Wednesday October 29 ,2014 : F.B.I. TACTICS IN NEVADA GAMBLING BUST QUESTIONED
Interfering with internet access and masquerading as repair technicians cited by defence lawyer.
The much publicised arrest on illegal sports gambling charges of high stakes poker player Paul Phua, his son and several other associates in Nevada during the FIFA World Cup is back in the headlines this week following defence lawyer criticism of the enforcement tactics deployed.
It is alleged that, ignoring an opinion against such conduct by an assistant US Attorney, FBI agents had internet access for the three luxury villas at a Las Vegas hotel used by Phua and associates turned off in a ruse to secure entry to the premises by agents posing as repair technicians.
The agents who thus fraudulently gained entry without a warrant are then alleged to have obtained video evidence which should now be rendered inadmissible due to the illegal methods used to secure it.
In a prior and unsuccessful attempt to find out what was going on in the Phua accommodation, federal agents are alleged to have delivered a laptop computer, according to the court filing.
Defence lawyers filed a motion late Tuesday for the charges to be dismissed as a consquence of the FBI's questionable tactics.
Under U.S. law, a person whose property is inspected generally must waive his constitutional protections against unreasonable searches unless the authorities concerned obtain a warrant from a judicial authority.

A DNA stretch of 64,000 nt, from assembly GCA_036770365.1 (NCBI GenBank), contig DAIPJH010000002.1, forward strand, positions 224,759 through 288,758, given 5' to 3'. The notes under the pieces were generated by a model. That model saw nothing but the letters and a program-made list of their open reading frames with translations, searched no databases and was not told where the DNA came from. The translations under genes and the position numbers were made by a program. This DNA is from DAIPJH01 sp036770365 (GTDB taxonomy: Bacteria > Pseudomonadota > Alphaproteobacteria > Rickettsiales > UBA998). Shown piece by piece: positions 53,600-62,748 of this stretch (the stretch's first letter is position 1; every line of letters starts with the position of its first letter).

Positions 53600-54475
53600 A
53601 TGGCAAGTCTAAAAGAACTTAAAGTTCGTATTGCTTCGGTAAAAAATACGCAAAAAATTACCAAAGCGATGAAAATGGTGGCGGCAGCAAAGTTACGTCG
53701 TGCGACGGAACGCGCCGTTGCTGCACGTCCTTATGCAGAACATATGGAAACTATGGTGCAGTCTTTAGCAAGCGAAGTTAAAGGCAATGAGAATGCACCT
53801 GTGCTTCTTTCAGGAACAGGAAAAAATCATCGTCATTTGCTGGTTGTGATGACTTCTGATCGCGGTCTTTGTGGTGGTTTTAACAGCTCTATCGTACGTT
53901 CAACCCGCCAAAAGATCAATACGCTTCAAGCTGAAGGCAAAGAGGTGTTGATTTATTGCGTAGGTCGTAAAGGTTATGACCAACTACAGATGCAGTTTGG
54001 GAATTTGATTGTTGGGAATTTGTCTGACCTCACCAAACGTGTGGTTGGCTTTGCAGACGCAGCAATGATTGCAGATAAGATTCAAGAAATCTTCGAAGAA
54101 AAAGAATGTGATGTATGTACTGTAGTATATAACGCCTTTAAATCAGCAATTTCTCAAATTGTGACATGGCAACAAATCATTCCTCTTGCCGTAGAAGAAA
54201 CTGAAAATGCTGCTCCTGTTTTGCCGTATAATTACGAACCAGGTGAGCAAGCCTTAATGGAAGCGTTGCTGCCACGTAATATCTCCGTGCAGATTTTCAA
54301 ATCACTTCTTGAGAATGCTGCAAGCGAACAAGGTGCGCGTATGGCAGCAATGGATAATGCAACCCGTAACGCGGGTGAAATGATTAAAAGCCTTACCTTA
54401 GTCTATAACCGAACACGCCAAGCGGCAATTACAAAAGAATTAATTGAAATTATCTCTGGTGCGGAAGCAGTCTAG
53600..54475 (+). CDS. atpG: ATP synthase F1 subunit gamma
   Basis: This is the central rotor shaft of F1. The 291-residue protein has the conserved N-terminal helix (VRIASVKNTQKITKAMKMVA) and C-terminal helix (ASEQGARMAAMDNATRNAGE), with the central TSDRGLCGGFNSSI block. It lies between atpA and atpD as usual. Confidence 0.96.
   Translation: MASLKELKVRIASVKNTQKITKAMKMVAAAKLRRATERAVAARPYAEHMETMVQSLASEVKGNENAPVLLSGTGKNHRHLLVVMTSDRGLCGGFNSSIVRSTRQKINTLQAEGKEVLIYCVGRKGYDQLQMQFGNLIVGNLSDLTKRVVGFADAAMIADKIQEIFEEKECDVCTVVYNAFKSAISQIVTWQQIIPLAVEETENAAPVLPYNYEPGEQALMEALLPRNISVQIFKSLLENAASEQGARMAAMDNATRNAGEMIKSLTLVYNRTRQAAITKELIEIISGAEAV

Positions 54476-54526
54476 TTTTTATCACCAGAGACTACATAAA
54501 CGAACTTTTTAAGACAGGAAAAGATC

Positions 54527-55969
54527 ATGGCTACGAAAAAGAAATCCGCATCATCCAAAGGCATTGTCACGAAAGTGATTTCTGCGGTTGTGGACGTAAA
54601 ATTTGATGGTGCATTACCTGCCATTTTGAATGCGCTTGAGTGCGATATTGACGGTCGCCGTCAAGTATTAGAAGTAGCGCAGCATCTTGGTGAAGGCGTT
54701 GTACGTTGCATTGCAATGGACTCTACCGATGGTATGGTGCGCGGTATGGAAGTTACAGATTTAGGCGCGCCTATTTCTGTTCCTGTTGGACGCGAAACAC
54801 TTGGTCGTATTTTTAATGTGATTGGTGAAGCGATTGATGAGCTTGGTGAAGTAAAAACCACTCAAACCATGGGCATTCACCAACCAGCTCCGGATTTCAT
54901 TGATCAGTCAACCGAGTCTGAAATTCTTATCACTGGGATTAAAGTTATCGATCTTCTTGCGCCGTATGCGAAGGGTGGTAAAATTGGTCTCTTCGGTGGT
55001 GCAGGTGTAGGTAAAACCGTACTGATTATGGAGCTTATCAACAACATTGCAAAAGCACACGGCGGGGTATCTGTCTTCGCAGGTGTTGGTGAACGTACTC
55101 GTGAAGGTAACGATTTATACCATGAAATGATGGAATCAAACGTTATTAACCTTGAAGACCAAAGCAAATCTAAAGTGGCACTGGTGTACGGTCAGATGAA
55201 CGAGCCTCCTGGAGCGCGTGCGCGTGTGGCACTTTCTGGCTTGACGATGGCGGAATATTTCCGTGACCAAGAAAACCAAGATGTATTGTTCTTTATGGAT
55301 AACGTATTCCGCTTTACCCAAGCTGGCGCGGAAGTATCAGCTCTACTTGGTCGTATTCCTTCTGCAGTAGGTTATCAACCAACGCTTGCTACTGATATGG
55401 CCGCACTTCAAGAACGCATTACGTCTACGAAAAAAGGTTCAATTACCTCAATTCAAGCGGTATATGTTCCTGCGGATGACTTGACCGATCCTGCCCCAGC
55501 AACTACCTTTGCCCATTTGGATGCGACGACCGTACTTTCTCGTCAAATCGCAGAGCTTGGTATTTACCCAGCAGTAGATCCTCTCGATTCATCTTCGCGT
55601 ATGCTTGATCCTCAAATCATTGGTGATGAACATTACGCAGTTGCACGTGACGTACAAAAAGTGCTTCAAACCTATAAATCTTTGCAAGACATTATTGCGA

The FBI has referred media questions on their conduct to the US Attorney's Office, which has so far declined to comment, citing the pending trial, during which this side issue will be argued as part of the proceedings.
Media reports in the US suggest that this is the third case to surface in recent weeks of federal enforcement officials deploying questionable tactics in criminal investigations.
Two recent cases have made waves. In the first agents from the The Drug Enforcement Administration set up a fake Facebook account using photographs and other personal information it took from the cellphone of a New York woman arrested in a cocaine case in hopes of tricking her friends and associates into revealing incriminating drug secrets.
In another case, the FBI sent a fake news story it attributed to The Associated Press to trick a suspect in a bomb-threat case into clicking on the website link and revealing his location. The AP on Tuesday objected that the FBI's practice was "unacceptable" and "undermined AP's credibility."